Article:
During the summer of 2017, a new family-owned Lebanese restaurant, Tanoor, opened near Metropolitan Market in central Sammamish. Since then, nearby residents have flocked to its doors for its flavorful food and upscale ambiance.
But the stable business that Tanoor has built over the years was tested as the COVID-19 pandemic struck, putting the traditional business models of independently-owned restaurants like Tanoor at risk.
Tanoor’s response since last March represents a case study of how a restaurant can adapt to survive such a seismic impact, with both elements of agility and luck involved.
For most of 2020 and into 2021, Governor Jay Inslee imposed rules that either restricted restaurants from offering indoor dining, or limited capacity to under 50%.
Tanoor’s owner, Wassim Fayed, reported sales to be down 40% during the past few months while indoor dining was prohibited. Despite these losses, no employees were laid off, as Fayed said he did not want his employees to be impacted by the changes.
With indoor dining not an option, Tanoor relied more heavily on third-party delivery services like Uber Eats and DoorDash, which they had already been using to get their orders out to customers. Although these delivery services seemed like a saving grace for restaurants, Fayed explained that they are not as helpful as they seem.
“We discourage people from using Uber Eats and DoorDash,” he said. “They take 25% of revenue for every order and charge delivery fees from customers and the restaurant. Our profit margin is 8% normally, so we lose money with them. We raised our prices to compensate for this.”
This known problem led to Governor Inslee instituting a cap on the total fees that third-party delivery services can charge restaurants at 18% in November. Even with this new restriction, the damage to Tanoor’s business had already been done.
Tanoor has had its own app since opening, and that is the restaurant’s preferred way for customers to place orders. Customers can leave tips for servers at the restaurant, which is not an option offered by third-party delivery apps.
“80% of orders placed are between the Tanoor app and delivery, and calling on the phone,” Fayed said. “Tips are taken by delivery apps, and we encourage people to use the Tanoor app and leave a tip there.”
Another strategy that Tanoor utilized was selling its branded products at local grocery stores. As luck would have it, Tanoor had set up a relationship with a grocer back in 2019.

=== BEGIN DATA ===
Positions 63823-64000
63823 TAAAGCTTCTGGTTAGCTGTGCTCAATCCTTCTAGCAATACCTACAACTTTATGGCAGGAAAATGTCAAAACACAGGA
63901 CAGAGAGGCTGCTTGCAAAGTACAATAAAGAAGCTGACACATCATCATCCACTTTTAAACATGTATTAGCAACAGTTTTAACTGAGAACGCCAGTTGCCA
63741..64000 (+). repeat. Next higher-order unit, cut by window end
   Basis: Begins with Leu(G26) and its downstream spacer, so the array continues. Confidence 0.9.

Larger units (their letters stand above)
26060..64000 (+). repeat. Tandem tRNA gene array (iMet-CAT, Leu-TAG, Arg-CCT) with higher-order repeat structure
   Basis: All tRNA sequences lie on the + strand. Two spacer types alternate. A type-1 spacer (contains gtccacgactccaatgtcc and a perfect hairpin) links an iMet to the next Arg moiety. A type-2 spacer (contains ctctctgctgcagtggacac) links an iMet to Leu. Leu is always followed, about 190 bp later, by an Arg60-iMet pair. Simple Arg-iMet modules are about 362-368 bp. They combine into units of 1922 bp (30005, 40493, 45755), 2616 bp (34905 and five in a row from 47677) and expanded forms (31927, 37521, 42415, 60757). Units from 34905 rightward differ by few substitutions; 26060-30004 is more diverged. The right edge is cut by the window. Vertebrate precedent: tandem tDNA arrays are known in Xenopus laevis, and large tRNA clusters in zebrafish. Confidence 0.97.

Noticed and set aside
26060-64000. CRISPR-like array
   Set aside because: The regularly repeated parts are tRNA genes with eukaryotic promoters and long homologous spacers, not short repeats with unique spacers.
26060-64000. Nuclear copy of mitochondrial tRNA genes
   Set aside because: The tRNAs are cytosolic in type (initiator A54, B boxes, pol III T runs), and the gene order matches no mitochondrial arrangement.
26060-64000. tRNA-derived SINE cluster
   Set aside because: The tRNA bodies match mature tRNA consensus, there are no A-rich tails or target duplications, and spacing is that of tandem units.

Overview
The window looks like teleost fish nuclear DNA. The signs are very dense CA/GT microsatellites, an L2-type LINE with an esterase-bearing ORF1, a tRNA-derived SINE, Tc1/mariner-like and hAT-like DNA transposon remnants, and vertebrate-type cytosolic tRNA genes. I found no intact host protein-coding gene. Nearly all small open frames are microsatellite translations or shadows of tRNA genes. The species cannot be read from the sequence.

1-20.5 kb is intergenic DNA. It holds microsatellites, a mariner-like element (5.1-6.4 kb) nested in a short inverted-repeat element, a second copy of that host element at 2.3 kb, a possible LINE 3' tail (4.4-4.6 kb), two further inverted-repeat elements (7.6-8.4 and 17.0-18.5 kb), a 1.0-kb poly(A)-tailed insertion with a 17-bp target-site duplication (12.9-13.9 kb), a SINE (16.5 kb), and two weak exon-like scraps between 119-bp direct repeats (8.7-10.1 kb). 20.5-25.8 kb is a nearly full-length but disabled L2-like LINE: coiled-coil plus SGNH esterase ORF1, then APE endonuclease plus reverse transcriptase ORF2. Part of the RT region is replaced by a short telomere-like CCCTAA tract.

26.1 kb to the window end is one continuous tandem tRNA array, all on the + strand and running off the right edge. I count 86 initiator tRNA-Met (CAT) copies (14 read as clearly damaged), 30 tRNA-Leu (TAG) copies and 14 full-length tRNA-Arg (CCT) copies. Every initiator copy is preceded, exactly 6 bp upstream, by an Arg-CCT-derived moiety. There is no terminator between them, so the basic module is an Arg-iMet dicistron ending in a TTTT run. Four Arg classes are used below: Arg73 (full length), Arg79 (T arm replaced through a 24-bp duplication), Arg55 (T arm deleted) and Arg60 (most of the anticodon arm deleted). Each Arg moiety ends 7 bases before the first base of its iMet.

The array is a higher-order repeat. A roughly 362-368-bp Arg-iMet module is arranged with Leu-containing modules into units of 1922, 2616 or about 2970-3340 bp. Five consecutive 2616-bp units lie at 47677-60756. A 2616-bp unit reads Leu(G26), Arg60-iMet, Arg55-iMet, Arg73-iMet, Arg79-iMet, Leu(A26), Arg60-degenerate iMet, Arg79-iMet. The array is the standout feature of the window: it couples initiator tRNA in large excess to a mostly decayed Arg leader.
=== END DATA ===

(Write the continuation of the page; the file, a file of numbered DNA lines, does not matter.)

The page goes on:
“Prior to October of 2019, we had done business with Metropolitan Market. We sold our products like pita bread, hummus and baba ghanoush and they really enjoyed it,” Fayed said.
The CEO of Met Market, a resident of Sammamish, had been a regular diner at Tanoor and approached Fayed to see if he was interested in doing business with them. With a corner of Met Market dedicated to Tanoor’s products, they soon grew in popularity with customers. Met Market even discontinued many national brands of similar products to commit to Tanoor as their exclusive supplier. Since then, Tanoor has negotiated a distribution deal with PCC Community Markets, and their products will be available starting February.
With this new source of revenue, Tanoor was able to open a second location in January in Seattle’s South Lake Union neighborhood, mainly to keep up with their production for Met Market’s orders.
“Our sales with the Met went up three to four times which helped us repurpose and help keep our employees to manage the orders. One of the reasons we opened Seattle was because we needed to increase our pita bread production,” Fayed said.
Even after several months without customers inside the restaurant, Tanoor has been able to weather the hit to their business. On January 18, restaurants with garage-type windows and patios were allowed to resume indoor dining at up to 25% capacity.
“We are very hopeful that the Seattle location will do well. We have a beautiful setting and we’ve been getting high reviews already on the quality of our food,” Fayed said. “Once we are back to full operation in Sammamish, I think it will be a good year for us.
Correction: The original version of this article stated that Tanoor opened its South Lake Union location in the summer of 2020. That location actually opened in January 2021.